Manufacturing Toolbox For Next-Level Productivity

The story of the manufacturing sector has been one of progress. Few manufacturers remained successful by building the exact same products as when they started. Although this means their products are always evolving to meet the demands of the marketplace, it also means they have to be able to react to external changes.

New technology brings a host of changes that these companies need to internalize. For example, the increasing dependence on automation leads to the need for more skilled workers who understand these systems. If workers cannot adapt successfully, organizations could find themselves struggling to keep up with the rest of the industry.

To remain competitive in this dynamic environment, organizations should have a number of tools at their disposal. These tools go beyond the physical equipment used in their facilities to encompass a kind of toolbox of ideas. For example, an investment in regular maintenance can ensure that machinery stays in service for as long as possible. This results in higher productivity and fewer costly downtime periods.

For more ideas manufacturing companies should have in their toolboxes, see the accompanying infographic. It contains important concepts these companies can use to boost their production and become more efficient overall.

There’s more than one kind of tool necessary for success in manufacturing. Here are some concepts and ideas you should have in your toolbox to yield higher productivity.

  • Smarter Equipment

Machining tools that utilize advanced automation such as CNC mills can significantly impact your efficiency. Although they may involve upfront costs, they can more than make up for it through increased productivity.

  • Continued Education

As technology becomes more advanced, the need for skilled employees increases. Investing in regular training for your workers can help them keep up with the changes.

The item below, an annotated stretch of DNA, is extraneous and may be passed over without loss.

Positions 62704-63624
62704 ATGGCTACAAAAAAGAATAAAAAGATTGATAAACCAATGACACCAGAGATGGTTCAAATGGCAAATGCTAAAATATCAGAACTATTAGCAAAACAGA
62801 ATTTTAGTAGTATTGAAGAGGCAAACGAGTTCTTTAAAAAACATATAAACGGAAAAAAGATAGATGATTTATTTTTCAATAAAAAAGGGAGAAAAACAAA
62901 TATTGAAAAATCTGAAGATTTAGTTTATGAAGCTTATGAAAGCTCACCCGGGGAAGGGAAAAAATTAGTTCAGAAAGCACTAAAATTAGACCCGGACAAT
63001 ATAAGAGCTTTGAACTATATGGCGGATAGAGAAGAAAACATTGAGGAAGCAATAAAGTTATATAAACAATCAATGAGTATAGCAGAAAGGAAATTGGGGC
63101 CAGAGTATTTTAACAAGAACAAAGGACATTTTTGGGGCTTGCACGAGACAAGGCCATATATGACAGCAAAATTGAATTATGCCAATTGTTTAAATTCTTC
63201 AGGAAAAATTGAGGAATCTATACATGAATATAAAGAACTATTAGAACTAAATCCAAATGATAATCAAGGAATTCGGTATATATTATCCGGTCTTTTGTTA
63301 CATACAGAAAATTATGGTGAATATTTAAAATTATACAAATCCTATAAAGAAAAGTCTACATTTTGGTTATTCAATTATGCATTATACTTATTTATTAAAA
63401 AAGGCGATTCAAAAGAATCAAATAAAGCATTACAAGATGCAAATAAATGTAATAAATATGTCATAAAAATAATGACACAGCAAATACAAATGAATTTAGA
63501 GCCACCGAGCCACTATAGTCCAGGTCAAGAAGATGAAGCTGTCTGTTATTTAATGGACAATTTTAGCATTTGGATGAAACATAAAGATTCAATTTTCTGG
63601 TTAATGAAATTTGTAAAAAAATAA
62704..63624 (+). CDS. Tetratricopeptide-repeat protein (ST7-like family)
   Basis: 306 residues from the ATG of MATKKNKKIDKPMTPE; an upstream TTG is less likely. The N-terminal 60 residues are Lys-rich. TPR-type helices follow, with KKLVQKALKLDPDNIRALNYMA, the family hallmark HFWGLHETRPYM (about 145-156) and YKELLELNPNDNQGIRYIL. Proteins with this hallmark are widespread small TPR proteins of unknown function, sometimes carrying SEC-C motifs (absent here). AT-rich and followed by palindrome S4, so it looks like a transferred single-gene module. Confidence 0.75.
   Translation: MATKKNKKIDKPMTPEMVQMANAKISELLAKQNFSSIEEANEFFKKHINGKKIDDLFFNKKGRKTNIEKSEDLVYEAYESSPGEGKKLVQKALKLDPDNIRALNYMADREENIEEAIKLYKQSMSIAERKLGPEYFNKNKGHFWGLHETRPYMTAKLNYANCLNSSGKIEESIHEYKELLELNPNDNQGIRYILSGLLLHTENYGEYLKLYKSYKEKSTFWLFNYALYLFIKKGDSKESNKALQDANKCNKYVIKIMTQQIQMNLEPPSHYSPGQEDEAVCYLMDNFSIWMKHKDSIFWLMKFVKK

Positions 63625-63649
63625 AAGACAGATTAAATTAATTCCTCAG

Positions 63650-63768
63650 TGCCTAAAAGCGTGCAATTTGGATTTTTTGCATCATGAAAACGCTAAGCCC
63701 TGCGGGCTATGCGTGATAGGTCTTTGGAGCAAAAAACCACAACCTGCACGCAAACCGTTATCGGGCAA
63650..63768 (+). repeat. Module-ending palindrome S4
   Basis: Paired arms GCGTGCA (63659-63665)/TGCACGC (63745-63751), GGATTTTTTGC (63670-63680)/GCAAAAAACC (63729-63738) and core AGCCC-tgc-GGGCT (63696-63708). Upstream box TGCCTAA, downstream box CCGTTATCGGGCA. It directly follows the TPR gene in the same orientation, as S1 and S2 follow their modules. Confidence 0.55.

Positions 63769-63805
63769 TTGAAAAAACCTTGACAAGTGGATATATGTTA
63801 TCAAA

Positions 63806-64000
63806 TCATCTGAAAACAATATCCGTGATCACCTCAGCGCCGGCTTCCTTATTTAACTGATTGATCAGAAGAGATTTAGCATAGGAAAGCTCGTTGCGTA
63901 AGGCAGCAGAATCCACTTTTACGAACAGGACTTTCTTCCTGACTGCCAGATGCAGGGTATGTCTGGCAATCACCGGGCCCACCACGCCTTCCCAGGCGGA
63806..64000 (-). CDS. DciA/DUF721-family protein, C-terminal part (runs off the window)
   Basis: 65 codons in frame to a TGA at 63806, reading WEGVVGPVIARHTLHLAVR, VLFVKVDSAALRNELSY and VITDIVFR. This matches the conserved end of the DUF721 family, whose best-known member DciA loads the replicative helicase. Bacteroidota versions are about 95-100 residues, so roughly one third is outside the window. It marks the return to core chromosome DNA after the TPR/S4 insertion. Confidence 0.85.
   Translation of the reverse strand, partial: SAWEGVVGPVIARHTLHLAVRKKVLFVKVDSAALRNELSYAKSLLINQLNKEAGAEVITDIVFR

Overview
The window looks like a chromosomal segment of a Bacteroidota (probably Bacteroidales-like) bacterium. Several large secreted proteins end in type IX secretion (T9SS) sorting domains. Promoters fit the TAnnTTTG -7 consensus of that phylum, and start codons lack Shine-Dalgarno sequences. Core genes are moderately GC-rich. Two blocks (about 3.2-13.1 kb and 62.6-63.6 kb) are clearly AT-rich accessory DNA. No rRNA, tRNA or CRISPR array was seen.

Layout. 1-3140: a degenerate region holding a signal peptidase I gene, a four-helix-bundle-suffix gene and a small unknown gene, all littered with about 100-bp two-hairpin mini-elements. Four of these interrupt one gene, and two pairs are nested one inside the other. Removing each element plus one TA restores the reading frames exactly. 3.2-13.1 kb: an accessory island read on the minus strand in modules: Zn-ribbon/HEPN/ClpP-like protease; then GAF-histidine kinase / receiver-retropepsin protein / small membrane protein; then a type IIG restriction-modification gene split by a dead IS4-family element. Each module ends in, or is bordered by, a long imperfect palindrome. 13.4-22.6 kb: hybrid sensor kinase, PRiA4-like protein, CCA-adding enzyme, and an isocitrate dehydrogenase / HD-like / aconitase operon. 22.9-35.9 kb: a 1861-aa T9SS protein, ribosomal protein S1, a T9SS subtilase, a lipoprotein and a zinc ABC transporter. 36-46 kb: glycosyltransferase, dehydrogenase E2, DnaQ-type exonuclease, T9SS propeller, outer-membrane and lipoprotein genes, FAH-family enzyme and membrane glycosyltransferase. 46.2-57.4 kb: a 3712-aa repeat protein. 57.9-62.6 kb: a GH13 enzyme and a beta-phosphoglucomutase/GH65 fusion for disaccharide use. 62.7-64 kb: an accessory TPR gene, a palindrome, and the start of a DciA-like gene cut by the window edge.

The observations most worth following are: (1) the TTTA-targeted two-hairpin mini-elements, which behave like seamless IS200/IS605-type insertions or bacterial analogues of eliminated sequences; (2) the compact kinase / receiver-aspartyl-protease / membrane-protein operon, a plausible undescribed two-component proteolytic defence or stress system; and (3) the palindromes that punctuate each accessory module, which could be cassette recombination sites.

• Increased Scrutiny

Improving your workflow begins with a close examination of how your facility works. Value mapping can identify areas where you may have pinch points that can be eliminated.

  • Updated Processes

Once you have a clear idea of how your workflow does or does not function as well as it should, the next step is to optimize your production floor. Establishing solid metrics for success is key to better ensuring you’re on the right track.

  • Investment in Maintenance

Your equipment won’t deliver expected benefits if you don’t take the time to care for it. If you experience downtime due to neglect, it will set you back considerably and make it more difficult to recover.

  • Employee Collaboration

The gears of a machine only work when they’re meshed and turning toward the same goal. Make sure your employees can work together comfortably without issues, and a more productive workplace will result.

  • Diligent Organization

Keeping everything in its place is crucial in a manufacturing environment. Wasted time that comes from confusion and duplicated work eats into your profitability.

  • Realistic Expectations

Setting the bar too high can generate stress and hurt employee morale. Unrealistic goals also may influence workers to cut corners on quality and safety, which will be costly in the long run.

  • Optimized Inventory

Maintaining the proper levels of inventory means you won’t experience shortages or be burdened with too much stock. You may be able to automate your inventory tracking through special software that can alert you to any projected shortages.

  • Vendor Relationships

You depend on your vendors to supply you with what you need when you need it. If you focus on building good working relationships with them based on trust and communication, you should yield better results.

  • Improved Forecasting

Being able to predict the ebb and flow of supply and demand is essential. Today, it is relatively easy to rely on predictive models generated by software platforms.

  • Focused Recruiting

Finding the best people for your operations can make all the difference. Many successful manufacturers concentrate on recruiting from trade schools and technical programs, rather than traditional high schools.

Jeff Kosiorek is the Vice President and CMO for Advanced Technology Services, Inc. Since 2014, he has served as a strategic advisor to the business in transforming marketing into a data driven science aimed at profitable business growth.

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From Advanced Technology Services, a global leader in industrial maintenance and MRO.